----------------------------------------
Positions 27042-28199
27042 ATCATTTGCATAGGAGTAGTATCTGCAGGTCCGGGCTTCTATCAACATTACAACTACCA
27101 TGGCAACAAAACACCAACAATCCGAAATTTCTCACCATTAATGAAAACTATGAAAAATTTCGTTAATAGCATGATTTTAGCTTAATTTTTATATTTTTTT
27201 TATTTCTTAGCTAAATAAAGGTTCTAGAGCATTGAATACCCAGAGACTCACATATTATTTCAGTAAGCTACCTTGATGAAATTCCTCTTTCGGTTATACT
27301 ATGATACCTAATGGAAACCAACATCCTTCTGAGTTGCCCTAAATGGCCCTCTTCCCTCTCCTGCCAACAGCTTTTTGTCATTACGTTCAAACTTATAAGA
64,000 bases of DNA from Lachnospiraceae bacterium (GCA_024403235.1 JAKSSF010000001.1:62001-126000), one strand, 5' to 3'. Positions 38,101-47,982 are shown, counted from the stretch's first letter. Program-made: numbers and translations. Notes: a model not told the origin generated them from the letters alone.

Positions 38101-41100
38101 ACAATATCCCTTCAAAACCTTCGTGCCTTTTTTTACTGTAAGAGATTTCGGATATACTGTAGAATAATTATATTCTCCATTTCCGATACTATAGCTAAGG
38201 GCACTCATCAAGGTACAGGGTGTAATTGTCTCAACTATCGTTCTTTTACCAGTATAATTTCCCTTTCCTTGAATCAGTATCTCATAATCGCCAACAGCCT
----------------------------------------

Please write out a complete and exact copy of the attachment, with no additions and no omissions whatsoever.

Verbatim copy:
Positions 27042-28199
27042 ATCATTTGCATAGGAGTAGTATCTGCAGGTCCGGGCTTCTATCAACATTACAACTACCA
27101 TGGCAACAAAACACCAACAATCCGAAATTTCTCACCATTAATGAAAACTATGAAAAATTTCGTTAATAGCATGATTTTAGCTTAATTTTTATATTTTTTT
27201 TATTTCTTAGCTAAATAAAGGTTCTAGAGCATTGAATACCCAGAGACTCACATATTATTTCAGTAAGCTACCTTGATGAAATTCCTCTTTCGGTTATACT
27301 ATGATACCTAATGGAAACCAACATCCTTCTGAGTTGCCCTAAATGGCCCTCTTCCCTCTCCTGCCAACAGCTTTTTGTCATTACGTTCAAACTTATAAGA
64,000 bases of DNA from Lachnospiraceae bacterium (GCA_024403235.1 JAKSSF010000001.1:62001-126000), one strand, 5' to 3'. Positions 38,101-47,982 are shown, counted from the stretch's first letter. Program-made: numbers and translations. Notes: a model not told the origin generated them from the letters alone.

Positions 38101-41100
38101 ACAATATCCCTTCAAAACCTTCGTGCCTTTTTTTACTGTAAGAGATTTCGGATATACTGTAGAATAATTATATTCTCCATTTCCGATACTATAGCTAAGG
38201 GCACTCATCAAGGTACAGGGTGTAATTGTCTCAACTATCGTTCTTTTACCAGTATAATTTCCCTTTCCTTGAATCAGTATCTCATAATCGCCAACAGCCT